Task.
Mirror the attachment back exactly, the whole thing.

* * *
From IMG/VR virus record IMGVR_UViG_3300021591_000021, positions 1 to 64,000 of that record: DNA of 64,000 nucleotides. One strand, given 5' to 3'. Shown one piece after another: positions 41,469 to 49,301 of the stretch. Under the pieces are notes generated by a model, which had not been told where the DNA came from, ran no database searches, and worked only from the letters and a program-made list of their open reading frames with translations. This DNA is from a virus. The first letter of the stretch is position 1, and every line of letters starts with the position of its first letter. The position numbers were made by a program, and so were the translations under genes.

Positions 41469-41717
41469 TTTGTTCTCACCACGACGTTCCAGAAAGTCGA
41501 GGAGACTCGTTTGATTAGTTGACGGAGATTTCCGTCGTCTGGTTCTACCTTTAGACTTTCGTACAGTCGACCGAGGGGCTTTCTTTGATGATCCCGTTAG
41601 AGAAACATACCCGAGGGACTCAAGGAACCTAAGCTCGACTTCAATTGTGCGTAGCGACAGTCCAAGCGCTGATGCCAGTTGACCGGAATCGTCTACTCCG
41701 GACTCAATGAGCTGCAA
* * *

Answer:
From IMG/VR virus record IMGVR_UViG_3300021591_000021, positions 1 to 64,000 of that record: DNA of 64,000 nucleotides. One strand, given 5' to 3'. Shown one piece after another: positions 41,469 to 49,301 of the stretch. Under the pieces are notes generated by a model, which had not been told where the DNA came from, ran no database searches, and worked only from the letters and a program-made list of their open reading frames with translations. This DNA is from a virus. The first letter of the stretch is position 1, and every line of letters starts with the position of its first letter. The position numbers were made by a program, and so were the translations under genes.

Positions 41469-41717
41469 TTTGTTCTCACCACGACGTTCCAGAAAGTCGA
41501 GGAGACTCGTTTGATTAGTTGACGGAGATTTCCGTCGTCTGGTTCTACCTTTAGACTTTCGTACAGTCGACCGAGGGGCTTTCTTTGATGATCCCGTTAG
41601 AGAAACATACCCGAGGGACTCAAGGAACCTAAGCTCGACTTCAATTGTGCGTAGCGACAGTCCAAGCGCTGATGCCAGTTGACCGGAATCGTCTACTCCG
41701 GACTCAATGAGCTGCAA